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How to Become a Tradesman

Skilled tradesmen are in short supply. Here are a few ways to get involved with the trades.

In the post-housing market boom and bust era, many have struggled to find work. If you’re looking at joining the construction industry, you may want to consider becoming a skilled craftsman, which has growing opportunities. As many baby boomers reach retirement age — a rate of 10,000 baby boomers turn 65 each day, according to the Pew Research Center — it’s leaving plenty of job openings.

“We have a significant amount of [the] population retiring from the skilled trades,” says Grant Shmelzer, executive director of Independent Electrical Contractors Chesapeake, a group that covers the mid-Atlantic region of the United States.

Shortage of Skilled Tradesmen

“There’s a shortage of skilled craftsmen today,” says Mike Uremovich, chairman of the Trimmer Construction Education Foundation, which is based in Arlington, Va. and promotes workforce development and careers in construction. As a result, “the future for tradesmen jobs in the construction industry is very good,” he says.

Construction is very demanding, Shmelzer adds, and you “can only put so many miles on [your body].” Plus, he says, a growing emphasis on higher education and college has deterred some younger people from enrolling in trade apprenticeships. Yet, both say there’s still a need for young people to pursue the trades because they’re essential to completing many different types of construction and building projects. “It’s not just a job, it’s a career,” Shmelzer says. “You can actually earn money while you’re getting your college credits.”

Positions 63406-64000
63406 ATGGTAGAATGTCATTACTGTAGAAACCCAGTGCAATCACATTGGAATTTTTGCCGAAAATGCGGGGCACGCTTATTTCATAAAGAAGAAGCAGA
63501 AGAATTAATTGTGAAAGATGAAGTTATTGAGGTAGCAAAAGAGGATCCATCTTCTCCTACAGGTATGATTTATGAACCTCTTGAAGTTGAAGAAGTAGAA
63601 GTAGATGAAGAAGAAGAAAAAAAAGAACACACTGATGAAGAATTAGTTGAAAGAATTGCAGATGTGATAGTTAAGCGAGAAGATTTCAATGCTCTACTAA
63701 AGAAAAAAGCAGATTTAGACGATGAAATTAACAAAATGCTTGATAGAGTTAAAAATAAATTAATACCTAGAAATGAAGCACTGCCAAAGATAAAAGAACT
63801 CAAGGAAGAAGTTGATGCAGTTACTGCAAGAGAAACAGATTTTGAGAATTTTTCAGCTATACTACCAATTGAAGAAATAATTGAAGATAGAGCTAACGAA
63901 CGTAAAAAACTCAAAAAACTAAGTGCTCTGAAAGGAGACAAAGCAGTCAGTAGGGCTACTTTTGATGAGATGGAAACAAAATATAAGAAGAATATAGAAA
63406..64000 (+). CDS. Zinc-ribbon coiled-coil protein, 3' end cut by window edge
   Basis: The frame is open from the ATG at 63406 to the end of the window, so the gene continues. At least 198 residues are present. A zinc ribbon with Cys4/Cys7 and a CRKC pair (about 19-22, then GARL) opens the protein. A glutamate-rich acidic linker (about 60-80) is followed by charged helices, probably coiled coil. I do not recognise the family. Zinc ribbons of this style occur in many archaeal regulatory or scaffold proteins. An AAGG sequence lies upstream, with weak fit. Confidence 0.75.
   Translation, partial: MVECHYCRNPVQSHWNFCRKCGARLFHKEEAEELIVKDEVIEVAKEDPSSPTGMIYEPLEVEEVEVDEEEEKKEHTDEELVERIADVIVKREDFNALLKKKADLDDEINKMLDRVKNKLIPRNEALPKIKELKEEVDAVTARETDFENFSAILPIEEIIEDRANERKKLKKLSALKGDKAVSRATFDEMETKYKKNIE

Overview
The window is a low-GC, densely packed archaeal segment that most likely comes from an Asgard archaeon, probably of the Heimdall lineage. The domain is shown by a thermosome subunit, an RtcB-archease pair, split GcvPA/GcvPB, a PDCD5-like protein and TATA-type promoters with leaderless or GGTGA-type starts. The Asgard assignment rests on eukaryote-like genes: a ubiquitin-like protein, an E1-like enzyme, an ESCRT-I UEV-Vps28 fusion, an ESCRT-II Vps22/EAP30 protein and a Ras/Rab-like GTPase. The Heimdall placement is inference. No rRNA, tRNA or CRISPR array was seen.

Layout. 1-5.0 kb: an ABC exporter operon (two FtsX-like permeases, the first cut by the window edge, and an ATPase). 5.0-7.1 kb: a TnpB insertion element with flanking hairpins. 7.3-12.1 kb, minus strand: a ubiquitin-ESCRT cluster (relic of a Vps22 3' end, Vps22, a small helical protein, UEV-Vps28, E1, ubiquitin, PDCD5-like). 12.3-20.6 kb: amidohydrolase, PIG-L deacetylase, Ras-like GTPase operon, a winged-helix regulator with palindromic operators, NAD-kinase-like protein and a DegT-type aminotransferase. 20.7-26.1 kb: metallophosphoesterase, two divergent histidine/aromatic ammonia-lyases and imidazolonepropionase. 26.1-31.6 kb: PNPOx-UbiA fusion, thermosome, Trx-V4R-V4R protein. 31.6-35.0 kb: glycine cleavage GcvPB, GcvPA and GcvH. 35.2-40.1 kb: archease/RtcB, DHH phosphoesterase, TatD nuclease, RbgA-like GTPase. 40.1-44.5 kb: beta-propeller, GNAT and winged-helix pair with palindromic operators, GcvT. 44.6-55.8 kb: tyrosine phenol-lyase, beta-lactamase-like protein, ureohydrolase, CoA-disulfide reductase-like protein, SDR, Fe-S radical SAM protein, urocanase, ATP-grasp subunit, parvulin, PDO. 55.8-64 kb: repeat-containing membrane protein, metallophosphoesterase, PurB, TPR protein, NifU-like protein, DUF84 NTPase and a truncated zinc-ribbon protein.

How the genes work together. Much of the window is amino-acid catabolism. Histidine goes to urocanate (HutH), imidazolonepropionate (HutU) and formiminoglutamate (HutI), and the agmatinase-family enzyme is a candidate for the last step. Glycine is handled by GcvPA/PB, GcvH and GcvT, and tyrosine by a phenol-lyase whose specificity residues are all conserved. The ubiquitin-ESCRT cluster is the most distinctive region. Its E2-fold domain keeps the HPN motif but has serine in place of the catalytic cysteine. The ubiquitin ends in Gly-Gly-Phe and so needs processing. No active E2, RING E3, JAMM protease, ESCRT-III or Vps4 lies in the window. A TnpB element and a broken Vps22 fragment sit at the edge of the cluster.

How to Become a Tradesman

The path of becoming a tradesman is not for everyone. Like the rest of the industry, it's seasonal work that is heavily impacted by the economy, Uremovich says. “Residential markets got crushed pretty much everywhere in the country. People have had a hard time sticking it out… But my feeling is, if you educate yourself and enhance your credentials, there’s always going to be that need.”

In order to work on public construction projects, you need to be involved in some type of apprenticeship program if you're not a journeyman, Shmelzer says. Tradesmen should register through their employer or union for safety reasons, and so that the employee can earn income while going through the apprenticeship program, Shmelzer says.

If you’re interested in becoming a tradesman, here are a few ways to get started:

  1. Work for a contractor or company that has a partnership with a training program that will cover training costs: Connect with a national trade association like Associated Builders and Contractors (ABC), which represents merit shop contractors, subcontractors, material suppliers and related firms in the United States. The association has 75 chapters across the country and represents 23,000 construction companies, says Uremovich, an ABC member.
  2. Become an apprentice and obtain a journeyman license: These programs last three to five years and are a partnership arrangement between the student employee, the employer and the educational institution, Shmelzer says. This method enables apprentices to work full-time and also go to school.
  3. Attend a “boot camp” apprenticeship program: These intensive training camps provide skills to make someone “a safe productive employee without the time commitment of a multi-year apprenticeship program,” Shmelzer says. Learn basic skills like tool identification, how to bend a pipe and basic wiring skills. Most programs are 50 percent “book time” and 50 percent lab time, Uremovich says. You’re in the classroom for eight hours a day, five days a week for maybe a month or two to learn a specific trade without necessarily becoming a journeyman.
  4. Apply at a construction staffing service: This requires someone to already have a specific skill set, and the staffing service will put that person on different job sites where that skill is in demand. “And some of the staffing companies are also paying for training for craftsmen,” Uremovich says.

The shortage of tradesmen and craftsmen is only going to become much more exaggerated in the next several years as more baby boomers continue to retire, leaving a tremendous void in the construction and remodeling industries. Young people who are interested in building these skills will benefit from an industry in need.


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